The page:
“Important questions about Ms. Raskin’s use of the ‘revolving door’ remain unanswered largely because of her repeated disingenuousness with the Committee,” Toomey said in a statement Tuesday. “On 36 questions for the record, for example, Ms. Raskin claimed she either did ‘not recall’ or was ‘unaware’. Her repeated forgetfulness defies credulity.”
Toomey said he met last week with the panel’s chair, Sen. Sherrod Brown, D-OH, adding that Republicans would support moving forward with a vote on the nominees — except for Raskin.
However, Brown told The Wall Street Journal on Tuesday he would not let Republicans “cherry-pick [and] say, ‘Oh, we’ll vote yes or no on these three nominees, but we’re not going to even vote on these other two.’”
The second nominee Brown is referencing is likely Lisa Cook, whose academic background at least one panel Republican — Sen. Bill Hagerty of Tennessee — criticized because, he said, it "doesn’t seem related to the mission of the Federal Reserve.”
Brown said he would reschedule votes on the five Fed nominees but castigated committee Republicans for not attending.
“Instead of showing up to work, to do their job, Republicans have walked out on the American people,” Brown said in a statement. “I urge my Republican colleagues to return to the table, to vote their conscience.”
“Let them vote no if that's what they believe, but make them vote, and let the Senate fulfill its solemn duties,” he added, according to American Banker.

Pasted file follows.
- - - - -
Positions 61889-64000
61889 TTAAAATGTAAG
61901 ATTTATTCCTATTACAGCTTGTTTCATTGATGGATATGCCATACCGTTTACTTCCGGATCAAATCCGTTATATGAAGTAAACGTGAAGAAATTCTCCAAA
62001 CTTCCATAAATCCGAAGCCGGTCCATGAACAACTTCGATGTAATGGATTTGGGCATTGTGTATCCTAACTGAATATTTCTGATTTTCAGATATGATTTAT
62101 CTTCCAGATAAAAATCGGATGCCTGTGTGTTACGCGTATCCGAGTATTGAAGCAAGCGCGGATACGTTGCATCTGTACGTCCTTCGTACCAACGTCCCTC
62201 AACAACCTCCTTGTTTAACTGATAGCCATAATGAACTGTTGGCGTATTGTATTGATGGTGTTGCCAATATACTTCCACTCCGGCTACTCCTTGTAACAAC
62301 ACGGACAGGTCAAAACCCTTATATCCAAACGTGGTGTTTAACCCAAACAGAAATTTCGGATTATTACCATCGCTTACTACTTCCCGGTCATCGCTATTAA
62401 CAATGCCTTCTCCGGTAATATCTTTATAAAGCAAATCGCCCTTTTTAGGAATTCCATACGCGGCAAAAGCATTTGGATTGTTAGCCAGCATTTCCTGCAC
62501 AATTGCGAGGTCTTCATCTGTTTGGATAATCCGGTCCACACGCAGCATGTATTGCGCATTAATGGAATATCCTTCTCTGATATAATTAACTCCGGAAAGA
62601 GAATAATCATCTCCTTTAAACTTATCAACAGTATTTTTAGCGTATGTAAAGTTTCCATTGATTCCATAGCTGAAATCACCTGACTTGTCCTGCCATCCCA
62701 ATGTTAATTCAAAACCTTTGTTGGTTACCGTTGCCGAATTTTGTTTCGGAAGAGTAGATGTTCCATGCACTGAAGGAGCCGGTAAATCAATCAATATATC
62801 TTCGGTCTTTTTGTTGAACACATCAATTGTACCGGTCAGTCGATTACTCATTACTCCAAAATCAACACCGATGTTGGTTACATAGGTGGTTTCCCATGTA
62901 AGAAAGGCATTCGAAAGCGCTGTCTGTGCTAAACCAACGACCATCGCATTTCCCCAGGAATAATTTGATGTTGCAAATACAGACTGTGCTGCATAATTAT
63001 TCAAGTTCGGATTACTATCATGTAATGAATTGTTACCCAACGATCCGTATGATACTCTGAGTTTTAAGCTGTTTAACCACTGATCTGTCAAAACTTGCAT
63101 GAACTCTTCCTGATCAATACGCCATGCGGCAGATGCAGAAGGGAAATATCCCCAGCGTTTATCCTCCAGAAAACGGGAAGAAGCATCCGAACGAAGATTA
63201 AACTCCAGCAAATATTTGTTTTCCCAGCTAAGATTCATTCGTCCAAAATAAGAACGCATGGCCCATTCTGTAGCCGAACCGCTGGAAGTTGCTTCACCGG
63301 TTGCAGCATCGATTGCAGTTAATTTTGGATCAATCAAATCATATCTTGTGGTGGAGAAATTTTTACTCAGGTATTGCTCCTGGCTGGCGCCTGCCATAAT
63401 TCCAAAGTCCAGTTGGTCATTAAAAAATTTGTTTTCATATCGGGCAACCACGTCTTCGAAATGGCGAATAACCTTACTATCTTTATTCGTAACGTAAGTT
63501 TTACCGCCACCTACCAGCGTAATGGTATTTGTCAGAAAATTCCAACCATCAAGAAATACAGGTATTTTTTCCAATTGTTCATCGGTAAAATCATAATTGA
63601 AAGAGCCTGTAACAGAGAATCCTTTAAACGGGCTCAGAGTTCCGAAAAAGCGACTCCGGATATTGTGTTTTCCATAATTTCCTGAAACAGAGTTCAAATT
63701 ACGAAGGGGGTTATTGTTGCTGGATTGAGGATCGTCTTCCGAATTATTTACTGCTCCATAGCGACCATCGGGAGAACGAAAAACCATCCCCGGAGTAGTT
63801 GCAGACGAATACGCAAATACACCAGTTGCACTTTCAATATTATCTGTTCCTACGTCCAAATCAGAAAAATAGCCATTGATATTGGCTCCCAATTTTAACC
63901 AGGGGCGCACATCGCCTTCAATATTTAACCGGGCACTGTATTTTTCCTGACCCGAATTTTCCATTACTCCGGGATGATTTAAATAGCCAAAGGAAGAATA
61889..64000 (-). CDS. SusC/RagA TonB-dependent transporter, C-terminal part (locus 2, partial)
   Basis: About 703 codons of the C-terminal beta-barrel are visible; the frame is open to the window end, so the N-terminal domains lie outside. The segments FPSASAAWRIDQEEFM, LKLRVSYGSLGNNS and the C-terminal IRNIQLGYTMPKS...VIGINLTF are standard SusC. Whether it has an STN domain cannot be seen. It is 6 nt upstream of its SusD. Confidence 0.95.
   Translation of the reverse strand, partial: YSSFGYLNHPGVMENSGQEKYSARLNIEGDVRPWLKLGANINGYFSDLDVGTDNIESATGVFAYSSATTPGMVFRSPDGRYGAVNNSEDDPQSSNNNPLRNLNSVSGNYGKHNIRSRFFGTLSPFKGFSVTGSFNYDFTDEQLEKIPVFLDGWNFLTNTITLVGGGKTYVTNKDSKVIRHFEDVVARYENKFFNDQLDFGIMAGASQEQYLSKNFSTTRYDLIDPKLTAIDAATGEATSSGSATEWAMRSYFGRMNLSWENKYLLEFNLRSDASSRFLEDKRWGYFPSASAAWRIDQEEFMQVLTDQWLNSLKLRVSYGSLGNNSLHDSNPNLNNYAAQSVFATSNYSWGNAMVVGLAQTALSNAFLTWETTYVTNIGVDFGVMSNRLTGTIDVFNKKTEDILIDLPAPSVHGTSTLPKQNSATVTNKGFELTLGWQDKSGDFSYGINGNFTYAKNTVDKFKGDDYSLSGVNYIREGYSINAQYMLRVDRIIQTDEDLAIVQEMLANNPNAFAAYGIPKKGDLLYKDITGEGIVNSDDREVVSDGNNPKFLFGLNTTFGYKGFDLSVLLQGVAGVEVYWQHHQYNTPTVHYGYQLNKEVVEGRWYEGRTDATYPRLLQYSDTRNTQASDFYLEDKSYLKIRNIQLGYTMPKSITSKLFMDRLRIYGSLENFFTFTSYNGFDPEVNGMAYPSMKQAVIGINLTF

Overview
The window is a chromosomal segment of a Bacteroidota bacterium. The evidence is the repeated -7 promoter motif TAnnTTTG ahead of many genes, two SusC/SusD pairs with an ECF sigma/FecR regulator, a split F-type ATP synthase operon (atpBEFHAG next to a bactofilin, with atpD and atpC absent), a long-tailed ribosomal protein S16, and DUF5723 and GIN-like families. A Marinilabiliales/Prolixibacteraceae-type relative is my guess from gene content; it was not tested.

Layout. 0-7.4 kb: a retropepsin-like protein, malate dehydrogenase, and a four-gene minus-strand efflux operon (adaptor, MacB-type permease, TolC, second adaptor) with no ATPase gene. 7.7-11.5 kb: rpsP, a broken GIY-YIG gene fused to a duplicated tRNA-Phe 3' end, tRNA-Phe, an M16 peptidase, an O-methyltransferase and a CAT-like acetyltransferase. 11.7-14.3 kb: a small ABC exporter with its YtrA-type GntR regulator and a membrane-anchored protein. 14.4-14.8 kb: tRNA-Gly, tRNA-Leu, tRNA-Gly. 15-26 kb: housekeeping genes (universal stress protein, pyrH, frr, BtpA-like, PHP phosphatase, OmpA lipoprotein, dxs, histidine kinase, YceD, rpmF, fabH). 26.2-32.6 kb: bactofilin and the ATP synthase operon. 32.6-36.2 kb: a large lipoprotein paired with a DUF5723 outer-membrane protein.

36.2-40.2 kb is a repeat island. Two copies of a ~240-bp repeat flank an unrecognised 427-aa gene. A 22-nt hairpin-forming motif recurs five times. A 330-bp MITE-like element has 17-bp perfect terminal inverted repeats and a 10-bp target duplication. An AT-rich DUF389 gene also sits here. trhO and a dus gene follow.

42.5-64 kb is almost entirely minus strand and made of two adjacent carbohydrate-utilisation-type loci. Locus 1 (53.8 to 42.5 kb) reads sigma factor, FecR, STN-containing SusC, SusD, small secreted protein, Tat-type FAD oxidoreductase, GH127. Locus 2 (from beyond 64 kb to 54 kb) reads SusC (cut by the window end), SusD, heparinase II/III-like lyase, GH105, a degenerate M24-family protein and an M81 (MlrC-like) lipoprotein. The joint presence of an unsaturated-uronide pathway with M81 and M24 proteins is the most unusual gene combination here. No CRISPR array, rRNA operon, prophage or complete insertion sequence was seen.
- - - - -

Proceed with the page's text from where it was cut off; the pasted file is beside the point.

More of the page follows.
Another committee Democrat, Sen. Bob Menendez of New Jersey, warned Republicans they’re hampering the Fed’s ability to set monetary policy by not allowing the central bank to operate with a full board of governors.
"If our Republican colleagues were as concerned about inflation as they claim to be, and as certainly we are, then they would come to the markup and make sure that the Fed has the personnel to … rein in inflation,” Menendez told CNBC.
The Fed is set to meet March 15 to decide whether to raise interest rates, which may help on that front.
A spokesman for Lummis, however, offered a rebuttal on Twitter.
"If [Democrats] cared about inflation, a fight over Raskin would not be their top priority today - getting a vote on [Fed Chair Jerome] Powell, etc. would,” Darin Miller, the spokesman, wrote Tuesday.
The 12 Democrats who attended Tuesday’s scheduled vote indicated nonbinding support for four of the Fed nominees: Raskin, Cook, Lael Brainard and Philip Jefferson. Eleven showed support for Powell (all except Sen. Elizabeth Warren, D-MA, who had said in October she opposed his renomination).
Warren on Tuesday said by refusing to attend the vote, panel Republicans were disregarding the “olive branch” most Democrats had extended by agreeing on a Powell renomination, and “lighting that branch on fire,” the Financial Times reported.
Republicans are not the only ones to stall confirmation on nominees, however.
Brown in 2017 boycotted a Senate Banking Committee vote to consider Steven Mnuchin for treasury secretary, according to The Wall Street Journal.
Once nominations receive 12 or more votes in committee — provided enough Republicans attend for a quorum — they will move on to the full Senate.
For now, however, “Republicans are playing hardball because they can,” Ian Katz, the managing director at Capital Alpha Partners, told The New York Times on Tuesday.